Just finished a great technology briefing with the @451group. Thanks Simon and Katey for your time.
Archive for February, 2010
View the presentation video for the full experience, but I really like the concept of the “thunder lizard” – the agile, capital efficient start-up, disrupting a market full of “Godzilla” companies. Sonian is one such company, and we’re doing our best to disrupt a market with established over-priced offerings.
Great inspiration for us companies using cloud computing and SaaS: where a small team can solve a big problem for a big audience without having to be the size of a Godzilla.
Sonian started as a virtual company and has learned how to excel as a distributed team. Post Series A funding we have a new corporate headquarters, but we still have many team members working from all across the globe. To ensure “frictionless collaboration” we continue to use Skype with voice and video as an enabling platform that allows for easy collaboration.
Each remote employee is required to use Skype and/or GTalk voice and video chat to pair program and collaborate with each other. Recently we built an inexpensive video conference portable cart so that it’s easy to include remote employees when the team at HQ has a meeting.
Below are notes on our “Easy Collaboration Video Cart” codename “Project Farnsworth” (named after the original TV inventor Philo T. Farnsworth)
All the right pieces:
1. $80 – Costco 6-Shelf Rolling Cart. Use this to hold everything, and the big casters allow easy movement around the office.
2. $20 – Mac Mini VESA mount. Allows attach a Mac Mini to the back of a VESA mount on the LCD panel.
3. $29 – Belkin Mini-DVI to HDMI cable. Best way to connect a Mac Mini to the LCD TV.
4. $99 – TrippLite Battery Backup UPS. The UPS allows us to unplug the cart and move to a new location without having to turn off the computer or LCD TV.
5. $200 – Used Mac Mini. The mini is the primary computer attached to the LCD TV and runs all the software.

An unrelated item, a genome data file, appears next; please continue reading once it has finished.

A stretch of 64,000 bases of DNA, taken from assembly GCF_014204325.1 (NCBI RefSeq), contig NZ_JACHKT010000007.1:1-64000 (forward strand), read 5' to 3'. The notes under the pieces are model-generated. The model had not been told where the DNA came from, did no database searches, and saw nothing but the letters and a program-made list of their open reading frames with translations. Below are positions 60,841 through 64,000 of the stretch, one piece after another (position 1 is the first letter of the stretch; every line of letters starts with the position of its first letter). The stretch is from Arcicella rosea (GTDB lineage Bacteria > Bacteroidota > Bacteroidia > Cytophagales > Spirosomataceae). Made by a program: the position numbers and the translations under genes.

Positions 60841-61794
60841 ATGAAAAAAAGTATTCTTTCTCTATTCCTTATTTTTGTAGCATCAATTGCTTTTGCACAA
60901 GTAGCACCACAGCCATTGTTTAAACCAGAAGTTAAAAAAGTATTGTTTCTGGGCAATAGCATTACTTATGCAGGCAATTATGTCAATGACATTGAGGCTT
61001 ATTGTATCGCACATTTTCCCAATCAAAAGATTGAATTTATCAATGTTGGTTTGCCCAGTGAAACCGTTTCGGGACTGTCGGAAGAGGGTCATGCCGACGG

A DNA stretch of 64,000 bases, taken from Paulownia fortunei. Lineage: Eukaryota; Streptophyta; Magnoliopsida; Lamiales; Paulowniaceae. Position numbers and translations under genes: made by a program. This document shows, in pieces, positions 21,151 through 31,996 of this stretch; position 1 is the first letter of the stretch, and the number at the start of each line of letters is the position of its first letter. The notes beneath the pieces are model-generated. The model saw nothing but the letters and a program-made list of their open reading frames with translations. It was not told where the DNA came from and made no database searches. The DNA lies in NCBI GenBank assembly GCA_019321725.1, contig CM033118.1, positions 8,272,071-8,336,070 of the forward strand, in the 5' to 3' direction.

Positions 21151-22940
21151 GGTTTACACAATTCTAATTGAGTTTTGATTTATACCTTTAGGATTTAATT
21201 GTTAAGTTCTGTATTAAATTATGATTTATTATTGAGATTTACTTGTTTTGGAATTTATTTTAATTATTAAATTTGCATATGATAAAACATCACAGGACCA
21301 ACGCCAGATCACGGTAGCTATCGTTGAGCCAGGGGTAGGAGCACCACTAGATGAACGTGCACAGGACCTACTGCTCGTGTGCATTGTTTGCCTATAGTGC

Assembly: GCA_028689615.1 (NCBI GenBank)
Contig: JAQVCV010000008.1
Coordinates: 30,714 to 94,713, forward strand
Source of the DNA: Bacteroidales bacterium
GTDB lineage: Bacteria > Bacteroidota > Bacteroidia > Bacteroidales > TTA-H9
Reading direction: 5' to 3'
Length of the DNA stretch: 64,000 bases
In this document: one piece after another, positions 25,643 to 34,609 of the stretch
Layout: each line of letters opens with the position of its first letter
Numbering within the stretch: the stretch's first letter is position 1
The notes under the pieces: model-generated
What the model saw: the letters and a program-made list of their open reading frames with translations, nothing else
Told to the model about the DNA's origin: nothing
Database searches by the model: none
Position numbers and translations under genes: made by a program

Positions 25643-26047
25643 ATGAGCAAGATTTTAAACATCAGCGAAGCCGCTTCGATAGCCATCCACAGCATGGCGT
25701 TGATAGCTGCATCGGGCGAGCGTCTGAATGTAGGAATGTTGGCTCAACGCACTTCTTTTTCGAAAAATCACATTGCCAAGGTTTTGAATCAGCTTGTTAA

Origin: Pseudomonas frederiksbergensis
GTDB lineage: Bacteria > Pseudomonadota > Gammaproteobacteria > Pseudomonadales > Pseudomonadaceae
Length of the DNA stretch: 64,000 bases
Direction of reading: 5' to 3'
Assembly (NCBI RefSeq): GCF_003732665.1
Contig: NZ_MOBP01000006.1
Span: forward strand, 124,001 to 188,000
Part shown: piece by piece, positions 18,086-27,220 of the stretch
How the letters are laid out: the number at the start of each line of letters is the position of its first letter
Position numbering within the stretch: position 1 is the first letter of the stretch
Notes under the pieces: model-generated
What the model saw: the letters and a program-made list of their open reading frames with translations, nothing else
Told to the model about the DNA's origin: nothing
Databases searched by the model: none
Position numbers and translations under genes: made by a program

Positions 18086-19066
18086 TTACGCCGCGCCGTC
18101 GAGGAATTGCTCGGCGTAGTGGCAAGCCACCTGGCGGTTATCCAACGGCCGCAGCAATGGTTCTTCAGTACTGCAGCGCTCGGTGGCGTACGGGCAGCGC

6. $400 – “Costco Internet special” – Medium quality 40 inch LCD TV which has 7 inputs. One input connects the Mac Mini, the the other inputs are used to connect a Windows or Mac so the screen can be used as a big monitor.
Not pictured: Logitech external webcam, power strip, extra cables.
7. Software: OS X Snow Leopard, iChat AV, Skype, GTalk
8. Services: WebEx, GoToMeeting, looking at Glance and some others. Always seeking the best audio/visual web service to compliment the hardware.
The build is complete and here is how the project turned out.
1. Assembled cart with top-shelf at table height so the cart can be rolled up to a conference table to support a virtual room-esqu feeling.
2 and 3. Mini mount and cables
4. UPS tucked out of the way. A power strip is behind the UPS which has a 15′ cable to plug into a wall outlet.
5. Mac Mini. Note: will be mounted to rear of LCD but need to get a remote IR cable first.
6. Proscan LCD TV.
7. IKEA storage box to hold batteries for remote keyboard/mouse, misc. video adapter cables, etc.
8. Logitech wireless keyboard and mouse.
9. Logitech webcam with mount for LCD TV.
Beyond the hardware, the software and web services are key to making this work.
There is no single “magic bullet” software solution, so we opted for a range of software and services to be flexible and see what happens in daily use.
Skype is used for one to one audio and video conference. This is great when you have one remote person to bring into the meeting. I wish Skype had multi-user video chat to compliment the existing audio capability. I created a new user in our Skype business account and granted the user Skype credit for inbound and outbound voice calls.
Google Talk with Video is also useful and installed. Instead of allocating a $50/year Google Apps account to this project, I created a free Gmail account and enabled voice and video chat for the account. Anyone in our GAPPS account can interact with the free account.
We are still experimenting with web services for multi-user video and voice. We currently use WebEx and GoToMeeting, and are evaluating Glance and some others, seeking best price/performance. This is an evolving product space. WebEx allows up to 8 remote video feeds, so that seems like best service for us at this time.
Each banner has a front and back (picture these fastened to street light poles 30 feet in the air).
I like these because if we move offices the wall art travels with us, as opposed to a painted surface.
Iceland Creates Information Haven http://bit.ly/b9tFu2 via @gigaom. Is this the equivalent of an anonymous Swiss bank account for data?
Email as Identity: http://nyti.ms/bkBF0O – love this direction. My future business card only shows my email address – simple and efficient!
http://bit.ly/dqSO3r TED Speech: “We need energy miracles.” : Bill Gates post-Microsoft activities benefit us all and to be commended.
Needham-based Sonian offers e-mail archiving services to small and midsize businesses. By offloading the storage of e-mail files, businesses don’t have to maintain servers of their own. Customers pay a monthly fee based on the number of e-mail accounts being archived.